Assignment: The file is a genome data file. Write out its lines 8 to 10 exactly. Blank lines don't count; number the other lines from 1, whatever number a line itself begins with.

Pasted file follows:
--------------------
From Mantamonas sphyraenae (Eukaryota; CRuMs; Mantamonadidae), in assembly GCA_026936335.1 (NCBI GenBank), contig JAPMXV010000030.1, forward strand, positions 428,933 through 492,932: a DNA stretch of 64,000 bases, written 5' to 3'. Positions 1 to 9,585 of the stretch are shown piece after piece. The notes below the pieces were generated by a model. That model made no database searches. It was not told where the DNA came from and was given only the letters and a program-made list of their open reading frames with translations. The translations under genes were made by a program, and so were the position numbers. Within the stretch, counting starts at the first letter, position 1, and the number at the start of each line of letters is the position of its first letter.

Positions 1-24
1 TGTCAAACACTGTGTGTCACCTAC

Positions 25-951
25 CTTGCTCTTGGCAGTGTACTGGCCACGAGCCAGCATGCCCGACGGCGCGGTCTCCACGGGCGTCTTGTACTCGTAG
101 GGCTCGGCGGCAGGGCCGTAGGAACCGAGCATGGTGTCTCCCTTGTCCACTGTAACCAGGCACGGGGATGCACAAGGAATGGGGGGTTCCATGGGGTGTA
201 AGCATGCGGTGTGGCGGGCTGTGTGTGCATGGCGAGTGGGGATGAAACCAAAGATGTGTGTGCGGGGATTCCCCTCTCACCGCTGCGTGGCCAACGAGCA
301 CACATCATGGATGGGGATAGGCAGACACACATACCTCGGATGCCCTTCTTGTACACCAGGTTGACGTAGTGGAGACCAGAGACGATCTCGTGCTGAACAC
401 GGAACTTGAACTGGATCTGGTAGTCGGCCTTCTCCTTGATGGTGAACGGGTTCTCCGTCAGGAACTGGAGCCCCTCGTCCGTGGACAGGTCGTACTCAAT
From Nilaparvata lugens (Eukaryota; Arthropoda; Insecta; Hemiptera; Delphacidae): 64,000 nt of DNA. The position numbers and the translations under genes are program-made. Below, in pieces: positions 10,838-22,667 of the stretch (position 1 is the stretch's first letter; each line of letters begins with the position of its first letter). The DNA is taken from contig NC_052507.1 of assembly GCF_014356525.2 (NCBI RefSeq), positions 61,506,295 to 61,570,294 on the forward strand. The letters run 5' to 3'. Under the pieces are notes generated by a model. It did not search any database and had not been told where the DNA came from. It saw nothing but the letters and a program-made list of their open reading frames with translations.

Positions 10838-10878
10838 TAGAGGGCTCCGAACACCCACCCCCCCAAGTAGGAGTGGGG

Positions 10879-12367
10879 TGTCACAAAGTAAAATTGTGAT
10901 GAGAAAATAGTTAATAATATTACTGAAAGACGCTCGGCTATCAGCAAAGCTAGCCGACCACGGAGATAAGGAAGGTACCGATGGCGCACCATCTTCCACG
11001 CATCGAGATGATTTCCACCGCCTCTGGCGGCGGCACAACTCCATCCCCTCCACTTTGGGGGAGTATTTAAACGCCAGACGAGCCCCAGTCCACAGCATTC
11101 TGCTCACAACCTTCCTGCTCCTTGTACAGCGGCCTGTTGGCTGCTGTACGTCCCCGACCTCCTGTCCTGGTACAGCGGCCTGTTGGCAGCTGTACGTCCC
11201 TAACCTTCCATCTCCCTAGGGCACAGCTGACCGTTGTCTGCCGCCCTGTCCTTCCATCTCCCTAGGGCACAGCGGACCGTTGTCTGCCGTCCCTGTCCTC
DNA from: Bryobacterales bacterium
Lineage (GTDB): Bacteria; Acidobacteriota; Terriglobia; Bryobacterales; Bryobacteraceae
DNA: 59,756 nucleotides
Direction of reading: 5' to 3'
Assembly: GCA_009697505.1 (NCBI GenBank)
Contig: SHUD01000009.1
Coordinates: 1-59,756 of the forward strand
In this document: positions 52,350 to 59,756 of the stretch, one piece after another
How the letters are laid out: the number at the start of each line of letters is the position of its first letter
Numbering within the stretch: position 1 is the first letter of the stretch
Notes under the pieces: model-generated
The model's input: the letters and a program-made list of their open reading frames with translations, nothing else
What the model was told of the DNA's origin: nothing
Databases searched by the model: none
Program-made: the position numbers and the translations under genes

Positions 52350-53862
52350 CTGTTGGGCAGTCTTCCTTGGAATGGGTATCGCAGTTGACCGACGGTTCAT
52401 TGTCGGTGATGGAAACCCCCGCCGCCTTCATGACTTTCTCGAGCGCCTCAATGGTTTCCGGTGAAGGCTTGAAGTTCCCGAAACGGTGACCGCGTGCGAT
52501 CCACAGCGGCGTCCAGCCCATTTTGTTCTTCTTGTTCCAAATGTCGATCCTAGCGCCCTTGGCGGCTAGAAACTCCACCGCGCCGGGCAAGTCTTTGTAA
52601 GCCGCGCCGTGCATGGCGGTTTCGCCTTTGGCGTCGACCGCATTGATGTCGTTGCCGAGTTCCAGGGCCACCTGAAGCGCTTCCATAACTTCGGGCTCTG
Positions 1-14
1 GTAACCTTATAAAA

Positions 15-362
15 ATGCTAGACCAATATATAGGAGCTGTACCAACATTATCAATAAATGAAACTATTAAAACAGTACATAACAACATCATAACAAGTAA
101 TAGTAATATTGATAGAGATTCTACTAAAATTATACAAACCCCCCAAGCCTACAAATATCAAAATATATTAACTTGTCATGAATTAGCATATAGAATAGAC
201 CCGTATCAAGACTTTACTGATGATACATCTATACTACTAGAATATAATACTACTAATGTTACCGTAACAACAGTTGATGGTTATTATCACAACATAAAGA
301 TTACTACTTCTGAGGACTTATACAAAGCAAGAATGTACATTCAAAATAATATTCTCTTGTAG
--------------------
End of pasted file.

301 CACATCATGGATGGGGATAGGCAGACACACATACCTCGGATGCCCTTCTTGTACACCAGGTTGACGTAGTGGAGACCAGAGACGATCTCGTGCTGAACAC
401 GGAACTTGAACTGGATCTGGTAGTCGGCCTTCTCCTTGATGGTGAACGGGTTCTCCGTCAGGAACTGGAGCCCCTCGTCCGTGGACAGGTCGTACTCAAT
From Nilaparvata lugens (Eukaryota; Arthropoda; Insecta; Hemiptera; Delphacidae): 64,000 nt of DNA. The position numbers and the translations under genes are program-made. Below, in pieces: positions 10,838-22,667 of the stretch (position 1 is the stretch's first letter; each line of letters begins with the position of its first letter). The DNA is taken from contig NC_052507.1 of assembly GCF_014356525.2 (NCBI RefSeq), positions 61,506,295 to 61,570,294 on the forward strand. The letters run 5' to 3'. Under the pieces are notes generated by a model. It did not search any database and had not been told where the DNA came from. It saw nothing but the letters and a program-made list of their open reading frames with translations.